The '50% of previous strength / energy / mobility' gauge is a reality for many of us, unfortunately. I think one of the hardest bits is Psychological for many of us in that we have to accept that we have PMR - and all that goes with it - and so need to re-assess our physical aspirations and capabilities in the meantime. It's not just a 'Man' thing - it seems to apply across the board.

    At the same time, many of us are in mid-to-later-life when we are 'got' by PMR and, by my logic, we would probably be noticing some degree of slowing-down at the best of times. Food for thought..?

    To put things in perspective, my family have just lost 2 precious men in the space of a week. One, from Cancer (at the tender age of 49, leaving a lovely wife and 2 children), and the sudden death of another (age 72, fit as a fiddle, but out of the blue). These two tragedies have reminded me that things could be much worse when I'm feeling sorry for myself with my various PMR challenges. (Another note to self: make the most of Today, even if feeling rotten - things could be much worse!).

    I see you've had some great responses from the 'Veterans' here (who shall be nameless). They, as I, have walked in your (currently uncomfortable) shoes. But you are in very good company here, and remember that things can get better as well as worse. To quote an old saying: 'Experience can be a great Teacher, etc'.

    Fingers crossed for you and good luck with your employer's OH Dept - you never know what might come of it..

    MB :-)

  • Hi MB, your comment on opening your car door is interesting. I have taken to always parking my car facing downhill nowadays for the same reason. In early days I had parked facing up a hill and I thought I would have to ask someone to help me, but there was no one around. After a panic I eventually managed the door, but decided it would not happen again.

  • Reminds me of the story about the actor John Wayne in a TV interview about his life in retirement at age 82. When asked about his favourite pastimes, he said "I still ride my horse most days - as long as there's someone around to lift me on and off of it" ;-) :-D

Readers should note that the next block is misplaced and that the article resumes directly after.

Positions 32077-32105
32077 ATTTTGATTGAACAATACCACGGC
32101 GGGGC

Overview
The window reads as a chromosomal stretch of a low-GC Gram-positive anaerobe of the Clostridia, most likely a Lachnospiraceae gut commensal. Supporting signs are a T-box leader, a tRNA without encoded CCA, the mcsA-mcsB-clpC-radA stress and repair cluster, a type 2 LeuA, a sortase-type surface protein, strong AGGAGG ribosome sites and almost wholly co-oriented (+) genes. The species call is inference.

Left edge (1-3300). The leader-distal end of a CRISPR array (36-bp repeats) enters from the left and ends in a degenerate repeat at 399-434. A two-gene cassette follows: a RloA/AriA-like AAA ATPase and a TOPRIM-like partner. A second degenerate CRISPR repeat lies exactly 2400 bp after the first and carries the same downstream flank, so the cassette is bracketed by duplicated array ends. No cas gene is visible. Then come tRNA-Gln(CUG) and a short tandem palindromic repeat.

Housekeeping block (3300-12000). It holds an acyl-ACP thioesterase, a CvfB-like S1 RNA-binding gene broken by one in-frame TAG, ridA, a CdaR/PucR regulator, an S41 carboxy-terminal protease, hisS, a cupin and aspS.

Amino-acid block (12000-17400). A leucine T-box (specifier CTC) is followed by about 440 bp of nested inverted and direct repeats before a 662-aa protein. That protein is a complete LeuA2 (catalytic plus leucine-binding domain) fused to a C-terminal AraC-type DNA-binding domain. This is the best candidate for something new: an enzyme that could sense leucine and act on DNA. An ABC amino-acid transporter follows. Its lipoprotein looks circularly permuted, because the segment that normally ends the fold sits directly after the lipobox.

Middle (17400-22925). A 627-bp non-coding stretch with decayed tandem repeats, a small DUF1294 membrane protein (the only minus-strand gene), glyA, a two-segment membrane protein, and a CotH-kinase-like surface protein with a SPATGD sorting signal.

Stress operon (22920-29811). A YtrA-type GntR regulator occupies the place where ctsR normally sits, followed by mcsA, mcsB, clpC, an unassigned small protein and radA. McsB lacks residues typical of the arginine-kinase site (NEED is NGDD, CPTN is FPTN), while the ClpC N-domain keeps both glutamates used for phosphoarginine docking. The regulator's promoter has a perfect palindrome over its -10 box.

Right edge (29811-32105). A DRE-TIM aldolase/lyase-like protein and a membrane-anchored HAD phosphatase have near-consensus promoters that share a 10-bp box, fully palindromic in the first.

• Hi Bigg8 - I am one of the ladies. Diagnosed in February this year. I am 60 - have 2 other auto immune diseases (thyroid and psoriasis) but I think my trigger for his started with working very long hours, stress! Then going on a lovely cruise where unfortunately was exposed to too much chlorine, the hand sanitiser on hands 3x a day before every meal, got sunburned and also stung by something whilst snorkelling - so there could be any or all these reasons. The pain for me was excruciating and debilitating - I was basically bedridden. Now on 20mg Pred since beginning Feb. I have also always been very physical and have relied on that a lot my entire life and so understand how hard this must be. I have not been able to work either.

    I try to be very careful with my diet - basically try to follow an auto-immune Paleo diet. I take vitamins esp Vitamin D and its co- factors, Viramin C, a good Vitamin B complex and omega oils. I have started going to Aqua Physio to get some strength back. The cortisone seems to have affected the ligaments in my knees as well.

    I am hoping my Rheumatologist will start tapering down my dosage thus week.

    It's a good idea to get that book - I found it invaluable.

    This group has helped me so much

    Good luck and gang in there.

  • Great Response and advice markbenjamin57.

  • Many thanks Slosh, glad to help :-)

  • Hi Mark

    I too being of the male gender see few males with PMR. However, the girls have tons of great advice.

  • Hi Alwayaheadache

    Thanks for your reply - sometimes it's difficult to know who are the 'boys' or 'girls' from their user names and avatars here! (but I can understand why).

    Yes, the girls have lots of good advice and personal experiences to offer. But us boys have a voice too and, maybe, a different perspective, sometimes at least?!

    Your timing is great, I'm just about to write a (not so serious) post about PMR symptoms, causes and remedies with tongue firmly in cheek - as usual.

    Watch this space... ;-)

    Many thanks and have a good weekend

    MB :-)

  • Hi Mark

    I welcome a sense of humor as laughter is sometimes the best medicine. Have a great weekend.